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Ward Brandow

 

Ward Brandow, a native of Winnipeg, arrived in Calgary in the late ’50s representing Stovel-Advocate Publishing and its Oil in Canada magazine, which would eventually morph into Oilweek.

 

Soon after that transaction, Ward moved over to Southam Business Publications, which at that time was a 50 per cent partner with Carl Nickle who published the Daily Oil Bulletin, The Rig Locator, and the Canadian Oil Register, among others.

 

This match, forged in 1965, would leave a lasting mark on the western Canadian oil industry—combining the industry voice of Nickle’s publications and Brandow’s promotional expertise.

 

After a few years with Southam Publications as sales manager for western Canada, Ward went out on his own where he launched several industry magazines including Propane Canada and Energy Processing Canada. In 1975, he sold his interest in Stovel-Advocate Publishing Alberta to his partner, Jim Armstrong, and returned to Southam Publications as publisher of Canadian Petroleum Magazine.

 

This alliance with Southam and the eventual evolution to Southex Exhibitions, their trade show arm, lasted the rest of Brandow’s working life.

 

On the magazine side with Southam, Ward directed the early growth of the Nickle’s Energy Group, adding Energy in Canada, Regulatory Times, and the GeoPlat Bulletin to the stable of Nickle publications, which was headed by the flagship Daily Oil Bulletin.

 

On the trade show side, Ward extended the Southex brand with a range of exhibitions including a joint venture with the Instrument Society of America—the ISA Calgary Exhibition, the Alberta Process Equipment Show, Big ’59, and the High Arctic Oil & Gas Show in Inuvik. He was instrumental in the purchase of Intercan and the Edmonton Petroleum Show, as well as its move to Calgary and the purchase of the East Coast Offshore Show in Halifax. After retiring from Southam, Ward and a partner started the International Pipeline Exposition, which they sold to dmg world media in 2003.

 

In 1966, the Calgary Exhibition and Stampede saluted the oil industry with an on-site exhibition of working equipment. “Flare Square” was produced by oil industry volunteers headed by Gerry D’Arcy and Bob Laidlaw with the support of Southam and care of Nickle Publications.

 

That year, more than 250,000 people passed under a flame-topped derrick that served as the entrance to 3.5 acres of exhibit space where over $20 million worth of oil and gas equipment was on display. And at the same time in the Stampede Corral ice rink everyone enjoyed the music of Sammy Kaye and his orchestra. For many Stampede revelers it was their first contact with the petroleum industry.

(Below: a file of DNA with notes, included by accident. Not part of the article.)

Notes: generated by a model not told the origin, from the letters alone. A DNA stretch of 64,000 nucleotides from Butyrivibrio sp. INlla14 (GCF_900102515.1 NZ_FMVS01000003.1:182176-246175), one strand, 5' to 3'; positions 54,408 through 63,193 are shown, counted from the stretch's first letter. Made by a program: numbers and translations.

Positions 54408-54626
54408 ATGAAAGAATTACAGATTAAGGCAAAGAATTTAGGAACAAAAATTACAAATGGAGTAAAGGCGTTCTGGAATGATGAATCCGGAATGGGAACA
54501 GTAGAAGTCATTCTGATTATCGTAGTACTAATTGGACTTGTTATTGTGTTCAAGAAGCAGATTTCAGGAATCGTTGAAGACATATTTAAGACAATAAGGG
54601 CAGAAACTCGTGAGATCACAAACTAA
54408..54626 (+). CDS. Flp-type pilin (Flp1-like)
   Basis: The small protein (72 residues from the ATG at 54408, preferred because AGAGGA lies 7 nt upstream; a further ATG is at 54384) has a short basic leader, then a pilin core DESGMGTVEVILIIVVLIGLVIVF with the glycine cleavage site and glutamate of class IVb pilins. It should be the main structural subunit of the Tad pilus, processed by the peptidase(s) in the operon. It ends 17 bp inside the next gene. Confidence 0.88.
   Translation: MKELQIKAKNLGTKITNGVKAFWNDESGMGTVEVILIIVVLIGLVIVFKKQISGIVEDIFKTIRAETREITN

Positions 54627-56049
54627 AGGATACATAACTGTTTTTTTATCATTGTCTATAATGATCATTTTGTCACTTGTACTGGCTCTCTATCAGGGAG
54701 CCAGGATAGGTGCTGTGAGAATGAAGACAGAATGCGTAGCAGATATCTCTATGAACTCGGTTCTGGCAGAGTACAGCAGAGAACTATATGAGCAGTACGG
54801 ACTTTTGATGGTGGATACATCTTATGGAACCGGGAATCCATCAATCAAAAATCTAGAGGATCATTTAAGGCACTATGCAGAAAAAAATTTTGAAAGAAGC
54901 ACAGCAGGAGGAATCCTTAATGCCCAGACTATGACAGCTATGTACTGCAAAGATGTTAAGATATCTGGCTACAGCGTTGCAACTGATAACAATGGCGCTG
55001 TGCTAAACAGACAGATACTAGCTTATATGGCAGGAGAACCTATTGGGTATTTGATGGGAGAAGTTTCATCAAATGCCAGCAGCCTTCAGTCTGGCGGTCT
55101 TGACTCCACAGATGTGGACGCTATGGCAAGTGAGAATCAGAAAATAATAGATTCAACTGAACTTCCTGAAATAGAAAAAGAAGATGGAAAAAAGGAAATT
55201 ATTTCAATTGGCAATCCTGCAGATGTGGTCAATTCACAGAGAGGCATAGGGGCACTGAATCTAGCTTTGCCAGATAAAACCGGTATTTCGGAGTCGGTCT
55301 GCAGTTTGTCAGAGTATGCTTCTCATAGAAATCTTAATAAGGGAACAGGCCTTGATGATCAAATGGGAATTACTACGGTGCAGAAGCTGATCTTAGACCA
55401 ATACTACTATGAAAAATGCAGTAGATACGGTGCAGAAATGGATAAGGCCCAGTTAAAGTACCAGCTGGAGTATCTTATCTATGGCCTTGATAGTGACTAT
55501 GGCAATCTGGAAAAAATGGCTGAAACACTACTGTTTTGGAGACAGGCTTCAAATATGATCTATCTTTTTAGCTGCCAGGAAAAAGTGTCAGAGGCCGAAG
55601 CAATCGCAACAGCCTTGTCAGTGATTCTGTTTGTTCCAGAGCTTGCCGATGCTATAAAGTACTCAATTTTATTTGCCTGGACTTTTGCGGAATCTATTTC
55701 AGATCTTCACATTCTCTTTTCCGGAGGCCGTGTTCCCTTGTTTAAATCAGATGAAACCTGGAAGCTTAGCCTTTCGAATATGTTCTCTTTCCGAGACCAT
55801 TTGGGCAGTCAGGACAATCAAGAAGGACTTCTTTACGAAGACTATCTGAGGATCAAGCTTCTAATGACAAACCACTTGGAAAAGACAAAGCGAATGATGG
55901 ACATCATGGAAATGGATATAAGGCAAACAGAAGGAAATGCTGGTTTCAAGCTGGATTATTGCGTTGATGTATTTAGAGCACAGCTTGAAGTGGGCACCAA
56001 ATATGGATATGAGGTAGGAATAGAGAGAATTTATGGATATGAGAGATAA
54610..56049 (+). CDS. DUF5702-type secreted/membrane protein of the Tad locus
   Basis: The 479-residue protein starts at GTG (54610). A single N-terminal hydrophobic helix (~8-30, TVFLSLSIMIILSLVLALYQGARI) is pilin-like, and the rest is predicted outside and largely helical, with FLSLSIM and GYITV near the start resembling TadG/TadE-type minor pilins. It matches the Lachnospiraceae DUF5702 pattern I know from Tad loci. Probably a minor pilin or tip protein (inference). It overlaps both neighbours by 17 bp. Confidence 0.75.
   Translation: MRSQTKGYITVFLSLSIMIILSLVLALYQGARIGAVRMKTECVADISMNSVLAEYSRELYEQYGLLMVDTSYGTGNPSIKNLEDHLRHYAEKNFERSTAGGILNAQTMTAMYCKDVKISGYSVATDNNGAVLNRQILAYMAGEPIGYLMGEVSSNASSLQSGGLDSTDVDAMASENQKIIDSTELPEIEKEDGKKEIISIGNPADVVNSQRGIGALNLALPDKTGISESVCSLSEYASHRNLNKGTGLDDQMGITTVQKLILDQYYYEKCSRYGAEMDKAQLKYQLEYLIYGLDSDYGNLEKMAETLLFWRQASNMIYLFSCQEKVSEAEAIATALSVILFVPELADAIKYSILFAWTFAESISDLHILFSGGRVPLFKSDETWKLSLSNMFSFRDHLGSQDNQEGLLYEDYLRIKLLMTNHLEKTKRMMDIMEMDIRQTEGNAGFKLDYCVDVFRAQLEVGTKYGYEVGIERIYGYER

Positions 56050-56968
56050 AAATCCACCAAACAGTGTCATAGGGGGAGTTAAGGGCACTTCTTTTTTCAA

Based on the success of Flare Square, Brandow secured the rights to the event plus the appropriate dates on Stampede Park to mount a trade show. With the sponsorship of the Petroleum Society of CIM and the endorsement of the Petroleum Services Association of Canada, the National Petroleum Show was launched in 1968.

 

Southex Exhibitions, the organizer of that first event, which filled the Big Four Building and several rows of outside space, never thought it was destined to become the biggest oil and gas show in the world.

 

Today, the National Petroleum Show, now known as the Global Petroleum Show, under the ownership of dmg world media, attracts more than 50,000 attendees and 2,000 exhibitors who transact billions of dollars worth of business and bring millions of dollars to the city of Calgary.

 

Having lost the bid to host the 1997 World Petroleum Congress, Ray Cej and his volunteer committee approached Brandow and his team at Southex to develop the bid package for the 2000 World Petroleum Congress in Calgary. With the outstanding bid package prepared by Brandow’s team, Calgary won the right to host this world-renowned event. He retired in 1995 as the vice-president of the western region for Southam Business Publications and Southex Exhibitions.

 

In the wider community, Ward has been actively involved with a number of organizations, including the Heritage Park Board, the Youth Talent Committee of the Calgary Stampede, the Canadian Mental Health Association, and was the “bagman” for a former Calgary alderman. He has also been involved with many national and provincial marketing, publishing, advertising, and trade and consumer show associations.

 

As a leader, Ward is truly gifted. Extremely rare is the business leader who commands respect, gets deep affection, and delivers bottom-line results. Colleagues, past and present, credit Ward’s steady support and encouragement for building their confidence and helping their careers.

 

   
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